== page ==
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Mum who rejected advice to terminate pregnancy after waters broke at 20 weeks now has thriving baby son


Ann decided to continue the pregnancy despite the advice from doctors (Picture: Ann Rice / SWNS)

A baby who was given a 1% chance of survival is now thriving at nine months old.

Pregnant mum Ann Rice was urged to abort her baby when her waters broke at 20 weeks.

Medics told the mum that she was expected to miscarry naturally within 48 hours – so was sent home from hospital with antibiotics. When this didn’t happen, Ann was advised to terminate the pregnancy, as there was a risk she could contract sepsis.

However, Ann – who is also mum to Connor, seven, and 19-month-old Riley – says that despite the ‘horrific’ news, she and her husband Chris decided to continue the pregnancy.

Chester now, at nine months (Picture: Ann Rice / SWNS)
Chester with Ann (Picture: Ann Rice / SWNS)

Just 10 weeks later, baby Chester was born via emergency c-section on December 23, weighing 1lb 8oz – less than a bag of sugar.

He was also diagnosed with chronic lung disease, due to having underdeveloped lungs – so spent four months on the neo-natal unit.

On several occasions, doctors were unsure if the little one would pull through.

However, Chester defied the odds and is now at home with his older brothers – although still needs oxygen 24 hours a day.

Ann, from Cardiff, says: ‘He’s just starting to develop a personality now, and he’s always smiling, even after everything he’s gone through.

‘He’s happy, he’s OK and he’s a lovely little boy. But if I had gone by what the doctors had told me, I’d have terminated him and missed out on how he is now.’

Chester was born in December 2020 – at just 30 weeks (Picture: Ann Rice / SWNS)
Chester’s first baby grow from when he was born (Picture: Ann Rice / SWNS)
The baby grow against him now (Picture: Ann Rice / SWNS)

The mum-of-three describes the 10-week period between her waters breaking and giving birth to Chester as a ‘really weird time.’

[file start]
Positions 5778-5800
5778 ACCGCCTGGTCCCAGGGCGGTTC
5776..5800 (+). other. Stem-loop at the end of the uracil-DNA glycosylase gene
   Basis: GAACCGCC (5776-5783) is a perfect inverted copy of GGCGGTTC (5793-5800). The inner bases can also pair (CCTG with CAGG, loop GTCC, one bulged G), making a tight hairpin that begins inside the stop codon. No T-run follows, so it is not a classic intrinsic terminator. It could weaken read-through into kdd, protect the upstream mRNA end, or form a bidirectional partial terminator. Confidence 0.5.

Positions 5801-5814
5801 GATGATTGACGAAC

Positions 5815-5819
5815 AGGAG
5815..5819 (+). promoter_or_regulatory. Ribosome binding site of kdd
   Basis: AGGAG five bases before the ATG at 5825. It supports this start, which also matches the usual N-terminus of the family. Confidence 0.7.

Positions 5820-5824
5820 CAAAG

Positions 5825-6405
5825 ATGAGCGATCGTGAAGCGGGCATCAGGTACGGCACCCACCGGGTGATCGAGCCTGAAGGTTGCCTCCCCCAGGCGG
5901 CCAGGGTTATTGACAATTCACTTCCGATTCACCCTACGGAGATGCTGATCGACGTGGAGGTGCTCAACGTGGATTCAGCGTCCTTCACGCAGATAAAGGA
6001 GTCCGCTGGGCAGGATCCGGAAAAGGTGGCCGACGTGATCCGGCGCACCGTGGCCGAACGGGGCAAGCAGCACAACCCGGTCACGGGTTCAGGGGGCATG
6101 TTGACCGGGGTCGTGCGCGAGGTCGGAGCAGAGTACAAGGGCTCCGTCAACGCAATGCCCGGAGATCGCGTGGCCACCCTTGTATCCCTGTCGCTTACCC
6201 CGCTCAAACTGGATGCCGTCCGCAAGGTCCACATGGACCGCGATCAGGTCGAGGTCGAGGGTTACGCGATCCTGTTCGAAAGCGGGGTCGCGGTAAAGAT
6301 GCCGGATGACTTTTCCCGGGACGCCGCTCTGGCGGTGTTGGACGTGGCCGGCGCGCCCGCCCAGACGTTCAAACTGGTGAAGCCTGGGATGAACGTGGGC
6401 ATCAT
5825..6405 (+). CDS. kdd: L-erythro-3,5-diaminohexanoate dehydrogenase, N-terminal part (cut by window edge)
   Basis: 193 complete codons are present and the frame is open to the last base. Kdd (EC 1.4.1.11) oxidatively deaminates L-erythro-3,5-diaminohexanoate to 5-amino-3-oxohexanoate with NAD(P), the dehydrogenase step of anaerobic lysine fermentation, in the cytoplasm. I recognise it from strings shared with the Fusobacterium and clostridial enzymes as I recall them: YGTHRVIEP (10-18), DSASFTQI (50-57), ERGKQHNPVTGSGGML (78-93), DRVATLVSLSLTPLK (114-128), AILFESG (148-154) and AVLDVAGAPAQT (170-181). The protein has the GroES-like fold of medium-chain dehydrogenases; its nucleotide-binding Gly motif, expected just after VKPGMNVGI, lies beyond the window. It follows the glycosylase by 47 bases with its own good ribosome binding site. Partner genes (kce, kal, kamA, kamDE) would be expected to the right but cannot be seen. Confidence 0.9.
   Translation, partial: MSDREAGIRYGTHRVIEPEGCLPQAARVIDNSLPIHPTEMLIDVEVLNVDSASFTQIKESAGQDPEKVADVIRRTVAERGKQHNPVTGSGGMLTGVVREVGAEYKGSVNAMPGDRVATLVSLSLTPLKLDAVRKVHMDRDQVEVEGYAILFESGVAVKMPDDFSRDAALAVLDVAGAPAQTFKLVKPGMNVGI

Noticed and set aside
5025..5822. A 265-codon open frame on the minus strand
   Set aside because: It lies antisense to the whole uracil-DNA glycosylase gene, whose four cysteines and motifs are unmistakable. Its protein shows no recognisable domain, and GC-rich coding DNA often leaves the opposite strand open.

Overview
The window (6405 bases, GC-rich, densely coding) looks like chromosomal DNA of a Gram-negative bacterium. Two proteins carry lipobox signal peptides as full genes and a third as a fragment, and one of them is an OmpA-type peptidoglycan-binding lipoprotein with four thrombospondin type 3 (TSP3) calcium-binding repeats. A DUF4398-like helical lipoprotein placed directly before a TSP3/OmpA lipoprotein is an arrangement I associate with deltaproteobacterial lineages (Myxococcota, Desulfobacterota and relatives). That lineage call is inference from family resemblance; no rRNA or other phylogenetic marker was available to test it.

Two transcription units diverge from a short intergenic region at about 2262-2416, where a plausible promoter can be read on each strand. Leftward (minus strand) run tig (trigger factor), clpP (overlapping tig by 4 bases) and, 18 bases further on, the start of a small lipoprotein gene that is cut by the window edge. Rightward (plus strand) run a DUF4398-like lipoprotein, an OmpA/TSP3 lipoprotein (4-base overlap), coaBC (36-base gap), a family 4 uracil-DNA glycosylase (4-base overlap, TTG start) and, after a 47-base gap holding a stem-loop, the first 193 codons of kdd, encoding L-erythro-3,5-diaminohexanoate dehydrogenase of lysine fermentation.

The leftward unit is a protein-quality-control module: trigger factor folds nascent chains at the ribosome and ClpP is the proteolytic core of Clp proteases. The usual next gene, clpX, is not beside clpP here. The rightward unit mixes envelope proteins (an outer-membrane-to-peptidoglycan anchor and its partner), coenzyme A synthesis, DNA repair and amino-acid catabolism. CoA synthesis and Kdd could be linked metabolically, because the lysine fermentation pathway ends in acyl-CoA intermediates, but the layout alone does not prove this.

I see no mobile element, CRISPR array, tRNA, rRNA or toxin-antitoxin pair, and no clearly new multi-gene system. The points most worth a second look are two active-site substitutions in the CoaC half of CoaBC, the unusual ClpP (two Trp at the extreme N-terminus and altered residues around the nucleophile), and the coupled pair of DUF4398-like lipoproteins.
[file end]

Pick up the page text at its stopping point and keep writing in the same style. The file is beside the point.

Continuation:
She adds: ‘I was just waiting for ten weeks, and trying to stay on bed rest as much as I could whilst also looking after another, eight-month-old baby.

‘Every week we got further into the pregnancy was like a little victory, because it was another week of Chester getting bigger and stronger.

‘It was just really important to us to get past the 24-week mark, because that’s when the pregnancy is deemed viable.

‘If he was born before that, the doctors wouldn’t have intervened to save his life if he needed it.’

He weighed just 1lb 8oz (Picture: Ann Rice / SWNS)
He was born 10 weeks after Ann’s waters broke (Picture: Ann Rice / SWNS)

When he did arrive, Ann had less than 1cm of fluid in her amniotic sac – which caused complications.

In total, Chester spent 113 days in the neo-natal unit, with Ann and Chris having to take it in turns to visit him.

Ann adds: ‘In those four months, he had sepsis four times, he had a blood transfusion, he almost had to have surgery for a perforated bowel – but luckily that fixed itself.

‘We were able to bring him home in April – but just two weeks later he caught bronchiolitis which developed into four other respiratory viruses, so he had to go back to the ICU.

‘He was in there for four days in a critical condition. It felt like one step forward, two steps back, all the time.’

With his older brothers (Picture: Ann Rice / SWNS)
Parents Ann and Chris with Chester (Picture: Ann Rice / SWNS)

Now, at nine months, Chester weighs 16lbs 14oz – still significantly below the 22lbs average for babies of his age. But Ann says he’s growing stronger every day and doctors are happy with his development.

She adds: ‘If I was to take the oxygen away from him now, he’d be fine, he wouldn’t be gasping for air right away.

‘It’s just over a certain amount of time he would start to struggle, and then he would be using his energy to breathe rather than to grow.’

Ann says the Little Heartbeats charity helped her through the experience – and now hopes her story will raise awareness for other mums going through a similar thing.

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Get in touch by emailing MetroLifestyleTeam@Metro.co.uk.


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